I tried finding some information on this topic but there isn't a lot of information out there. The only things I could find is that it could originate from deletion of vowels between consonants. Are there any other ways? And why do some languages develop towards having more consonant clusters and other don't. Are there any circumstances that facilitate that? I also read that for example in Slavic ,,me,, regularly yielded mle. Are there any other phonological rules like that? Trying to figure out how languages like Georgian got the way they are.

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    Unfortunately, this is one of the many cases in linguistics where it doesn’t make sense to ask ‘why’. Languages are organic things; they develop according to their own internal, individual logic, and there often isn’t any specific reason behind that logic – certainly not a universal one. Consonant clusters exist: vowel deletion can create them, while vowel epenthesis can destroy them. That’s all we can really say. Feb 25 at 13:55
  • However, it does make sense to ask about historical changes that result in consonant clusters where there were none in an earlier stage of the language. The OP even suggests one possibility, i.e., deletions of consonants between vowels. As far as I can see, the question is perfectly sensible. Feb 26 at 2:34

2 Answers 2


There are a ton of ways that consonant clusters can be created: here is an outline of the main ways. The question is how does the sequence (V,#)C(V,#) end up with CC. First, there is morpheme concatenation, adding a C-final prefix to a C-initial root. You can avoid CC by inserting a vowel, deleting one of the consonants, or changing a consonant into a vowel. Otherwise you now have CC.

Second, you might start with VCVCV, and delete the vowel in the middle: VCCV. Same possible choices about eliminating the consonant cluster. Third, you might lengthen a consonant between vowels, giving VC:V, then latter split the single long segment into two, giving VCCV. Fourth, you might convert a vowel directly to a consonant, e.g. CVV → CCV or VVC → VCC.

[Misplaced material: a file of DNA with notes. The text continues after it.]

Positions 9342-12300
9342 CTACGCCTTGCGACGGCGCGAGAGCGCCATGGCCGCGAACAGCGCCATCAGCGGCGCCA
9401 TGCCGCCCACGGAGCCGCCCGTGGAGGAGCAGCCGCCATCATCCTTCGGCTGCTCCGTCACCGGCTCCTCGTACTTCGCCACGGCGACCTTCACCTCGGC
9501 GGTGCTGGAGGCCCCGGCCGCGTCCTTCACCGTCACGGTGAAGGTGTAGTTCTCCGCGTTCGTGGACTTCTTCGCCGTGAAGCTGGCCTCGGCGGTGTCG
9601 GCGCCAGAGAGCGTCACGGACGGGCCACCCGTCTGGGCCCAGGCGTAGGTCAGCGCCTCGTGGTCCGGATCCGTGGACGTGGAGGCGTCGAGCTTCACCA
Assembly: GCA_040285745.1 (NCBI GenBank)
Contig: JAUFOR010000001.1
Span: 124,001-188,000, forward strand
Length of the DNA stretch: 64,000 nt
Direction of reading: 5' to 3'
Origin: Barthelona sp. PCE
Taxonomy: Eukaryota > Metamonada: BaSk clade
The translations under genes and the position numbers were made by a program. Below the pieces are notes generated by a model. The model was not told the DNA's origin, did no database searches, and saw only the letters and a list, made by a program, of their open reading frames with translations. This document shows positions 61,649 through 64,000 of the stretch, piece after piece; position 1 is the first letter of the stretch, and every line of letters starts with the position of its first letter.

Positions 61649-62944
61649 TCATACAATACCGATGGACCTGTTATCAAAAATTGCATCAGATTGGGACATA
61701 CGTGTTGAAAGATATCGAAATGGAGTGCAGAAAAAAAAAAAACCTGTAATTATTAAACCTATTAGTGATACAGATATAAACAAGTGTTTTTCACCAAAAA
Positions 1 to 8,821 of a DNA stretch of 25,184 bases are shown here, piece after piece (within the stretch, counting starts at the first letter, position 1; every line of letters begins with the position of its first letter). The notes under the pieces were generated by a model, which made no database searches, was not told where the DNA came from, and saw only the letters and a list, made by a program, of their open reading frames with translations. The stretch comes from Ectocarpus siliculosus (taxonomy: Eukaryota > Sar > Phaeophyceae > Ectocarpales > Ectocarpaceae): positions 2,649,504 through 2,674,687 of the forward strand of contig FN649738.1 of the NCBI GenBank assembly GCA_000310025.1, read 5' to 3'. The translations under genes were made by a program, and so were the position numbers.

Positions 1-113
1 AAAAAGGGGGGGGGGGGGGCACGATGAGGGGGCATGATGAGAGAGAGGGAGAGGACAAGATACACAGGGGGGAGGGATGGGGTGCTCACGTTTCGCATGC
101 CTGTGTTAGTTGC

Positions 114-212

The only explanation for these changes as a whole is the unsatisfactory truth that this is within the realm of what languages can do. You can usually uncover a satisfying answer for more specific example. For example, the change /tua/ → [tkʷa] in Kinyarwanda historically starts as a simple prosodic rule rearranging syllables to avoid VV, so /tua/→[twa] (a consonant cluster). Then there is a dissimilation where [pwa] becomes [pɰa], next [pγa]→[pga]→[pka]. The change /kantele/ → [kantle] in Estonian is because of a rule deleting unstressed vowels in an open non-final syllable. The change /ridiriʃa/ → [ddiriʃa] in Logoori is because r and d both involve raising the tongue, and speakers started to drop the gesture of lowering the tongue for [i] between the two consonants, thus the consonant cluster was created.


Just to add in more observed possibilities and potentialities for such phenomenon.

  1. C1V1C2V2(C3) → C1C2V2(C3)

  2. De-voicing on voiced plosive consonants (for examples, Austro-Daic, Cantonese, at least some Austroasiatic) [g] → [k{w;j;h(aspiration)}] Note: [w] ↔ [u], [j] ↔ [i]

  3. De-nasalisation on nasal consonants (for examples, Austro-Daic) [n] → [nd]; [m] → [mb];

  4. Split of nasalisation and bilabialisation (for examples, Austro-Daic, Cantonese) [m] → [n{w;ɯ}]; De=nasalisation → [{r;l}{w;ɯ}]; Note: [{w;ɯ}] ↔ [u], [j] ↔ [i]

  5. Extension of bilabialisation (for examples, Austronesian) [m] → [mw]; Note: [w] ↔ [u], [j] ↔ [i]

  6. Presumed sound compression of 2 syllables (normally with the same coda) (for examples, Cantonese) [baŋ] + [laŋ] → [blaŋ]; [kwik] + [lik] → [kwlik];

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